The Mainstreet Spinbusters, Barbara Emodi, Michelle Coffin and Chris Lydon, discuss the Provincial election campaign so far.
For the first time since the pandemic began, a live busker festival is a go in Halifax! Senior event director Christina Edwards tells us what's happening around the "Music and Magic" theme for this year's show.
Hear from Irma Oliver Riley and Debra Lucas, who worked years to finally attain heritage status for the Lucasville-Sackville Black Baptist Memorial Cemetery.
Some businesses have expressed concerns over Victoria County's new tipping fee for dropping solid waste at their waste facilities. The fees will be applied starting on August 30th. Robert Dauphinee, Director of Public Works for Victoria County, explains.
On this day -- July 28th -- back in 1755 the Acadians of Nova Scotia were expelled. On our regular Acadian column with Ronald Labelle, we hear about the expulsion on this anniversary of the event in Acadian history.
The NDP is making an election promise to consider buying and refurbishing Cape Breton's rail line. We hear from NDP Leader Gary Burrill, Cape Breton Centre-Whitney Pier M-L-A Kendra Coombes, and PC Party Leader Tim Houston, on the issue.
There is a lot of work happening in Cape Breton.Seasonal road work, construction of a new Marconi NSCC Campus, upgrades and expansions to local hospitals. The Cape Breton Partnership wants to build on these existing infrastructure projects to ensure businesses capitalize on the spin off and potential employees are connected to jobs.…
Beverley Isaacs, who lives in Owls Head, says a developer is buying up so many properties in her area that it's changing the community. Hear why she hopes her neighbour's house, now for sale, won't end up in the developer's hands.
We speak with representatives from the Black Loyalist Heritage Centre in Shelburne, the Old Sydney Society Family of museums in Sydney and the Historical Acadian Village of Nova Scotia in Lower West Pubnico about how they are surviving the pandemic.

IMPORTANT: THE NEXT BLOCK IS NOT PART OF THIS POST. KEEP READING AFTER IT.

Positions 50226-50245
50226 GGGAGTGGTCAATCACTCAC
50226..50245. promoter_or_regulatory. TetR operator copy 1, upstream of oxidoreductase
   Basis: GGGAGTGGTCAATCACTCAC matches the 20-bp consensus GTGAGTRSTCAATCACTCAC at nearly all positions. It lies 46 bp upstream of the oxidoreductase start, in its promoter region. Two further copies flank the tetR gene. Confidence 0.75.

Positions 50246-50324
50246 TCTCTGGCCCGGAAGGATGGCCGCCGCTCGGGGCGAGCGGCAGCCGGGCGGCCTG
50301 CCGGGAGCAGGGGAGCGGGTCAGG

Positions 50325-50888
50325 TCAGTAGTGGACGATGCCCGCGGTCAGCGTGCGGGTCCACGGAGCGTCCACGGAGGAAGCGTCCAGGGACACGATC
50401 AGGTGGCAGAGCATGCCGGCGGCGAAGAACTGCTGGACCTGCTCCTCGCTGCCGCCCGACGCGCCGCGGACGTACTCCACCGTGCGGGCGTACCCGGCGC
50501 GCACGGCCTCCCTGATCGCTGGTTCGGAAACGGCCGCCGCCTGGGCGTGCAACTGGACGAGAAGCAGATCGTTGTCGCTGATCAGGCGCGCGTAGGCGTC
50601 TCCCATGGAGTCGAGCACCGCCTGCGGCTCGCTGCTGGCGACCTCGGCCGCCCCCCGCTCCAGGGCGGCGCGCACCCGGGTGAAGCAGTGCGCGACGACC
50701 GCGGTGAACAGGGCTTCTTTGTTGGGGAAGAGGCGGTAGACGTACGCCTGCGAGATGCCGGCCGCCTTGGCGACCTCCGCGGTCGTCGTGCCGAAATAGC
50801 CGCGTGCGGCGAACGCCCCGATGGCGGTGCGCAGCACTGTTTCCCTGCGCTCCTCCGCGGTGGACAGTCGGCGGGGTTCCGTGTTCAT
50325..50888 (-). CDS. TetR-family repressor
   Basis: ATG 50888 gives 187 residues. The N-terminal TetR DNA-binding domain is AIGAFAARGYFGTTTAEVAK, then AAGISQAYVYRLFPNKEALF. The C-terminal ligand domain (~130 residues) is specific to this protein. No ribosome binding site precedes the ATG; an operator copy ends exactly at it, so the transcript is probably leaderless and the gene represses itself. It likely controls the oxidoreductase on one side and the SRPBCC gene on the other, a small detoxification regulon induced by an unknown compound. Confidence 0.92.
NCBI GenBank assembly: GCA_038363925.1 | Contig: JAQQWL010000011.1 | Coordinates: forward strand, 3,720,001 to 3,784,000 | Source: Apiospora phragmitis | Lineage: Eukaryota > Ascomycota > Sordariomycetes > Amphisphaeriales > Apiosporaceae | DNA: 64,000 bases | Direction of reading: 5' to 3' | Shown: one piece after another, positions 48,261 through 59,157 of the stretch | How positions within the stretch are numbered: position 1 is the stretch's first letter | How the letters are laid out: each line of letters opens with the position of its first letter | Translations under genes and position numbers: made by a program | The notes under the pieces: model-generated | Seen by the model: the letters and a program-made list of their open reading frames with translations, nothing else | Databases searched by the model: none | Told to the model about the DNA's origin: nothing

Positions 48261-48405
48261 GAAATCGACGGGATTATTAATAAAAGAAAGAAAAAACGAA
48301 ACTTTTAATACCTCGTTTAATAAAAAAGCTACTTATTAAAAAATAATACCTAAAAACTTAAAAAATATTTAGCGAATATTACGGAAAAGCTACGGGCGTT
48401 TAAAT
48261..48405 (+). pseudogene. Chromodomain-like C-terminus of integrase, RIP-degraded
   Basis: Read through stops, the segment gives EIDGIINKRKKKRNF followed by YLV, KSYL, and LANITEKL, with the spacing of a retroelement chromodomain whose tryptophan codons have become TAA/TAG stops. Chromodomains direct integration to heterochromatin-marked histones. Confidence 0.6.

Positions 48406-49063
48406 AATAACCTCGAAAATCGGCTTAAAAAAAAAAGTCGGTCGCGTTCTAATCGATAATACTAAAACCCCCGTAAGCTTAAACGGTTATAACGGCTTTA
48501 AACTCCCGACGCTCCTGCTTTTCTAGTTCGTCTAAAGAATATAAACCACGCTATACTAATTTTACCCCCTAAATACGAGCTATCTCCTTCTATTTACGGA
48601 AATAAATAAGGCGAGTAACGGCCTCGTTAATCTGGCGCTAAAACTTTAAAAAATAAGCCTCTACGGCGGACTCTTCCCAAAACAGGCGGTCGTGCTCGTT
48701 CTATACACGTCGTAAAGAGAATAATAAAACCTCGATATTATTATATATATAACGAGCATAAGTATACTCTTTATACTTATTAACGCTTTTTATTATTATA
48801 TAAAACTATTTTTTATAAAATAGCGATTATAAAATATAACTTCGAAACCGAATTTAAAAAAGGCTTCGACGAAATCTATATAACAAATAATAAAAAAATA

Nova Scotia's coast is peppered with islands. Some are really easy to get to, but others post quite a challenge. Our A for Adventure team, Chris and Jan, talk about some of their favourite islands.
The Montreal Canadiens recently drafted a player who was convicted in Sweden, for taking and sharing a sexual photo of a woman without consent. Legal columnist Wayne MacKay weighs in.
Our history column, Not So Tall Tales has Current Affairs correspondent Brittany Wentzell dropping by museums across Cape Breton this summer. Today, some stories from the Sydney and Louisbourg Railway Museum.
A round-up and run-down from the latest gathering of Victoria County Council with Adam McNamara, a freelance journalist based in Whiteside in Richmond County, in this edition of Municipal Matters.
In this week's Health Hack, our health care columnist Mary Jane Hampton looks at why some home blood pressure monitors aren't as accurate as they should be.
Hear some of the issues highlighted in the East Coast Prison Justice Society's first annual report on the conditions for male inmates in Nova Scotia's provincial jails.
The backyard beckons. Find out how you can help the planet by recording the plants, animals and insects on your property. The Nova Scotia program director for the Nature Conservancy of Canada, Jaimee Dupont Morozoff, tells us how.
Reporter Tom Ayers went to the newly named riding of Richmond last week and brings us a look at the candidates there for the next provincial election.
A little more than a week into the campaign, political scientist Tom Urbaniak talks about his thoughts on what has transpired to date.
Rituals and routines are as much a part of death as they are in life... we'll talk about a new ritual at Hospice Halifax, and how it's meant to help families grieving in the aftermath of loss.
Our culture columnist Tara Lynn Taylor is back with this week's entertainment picks! She brings us the latest on the new Patio Lanterns Festival, Neptune Theatre's concert series, and more!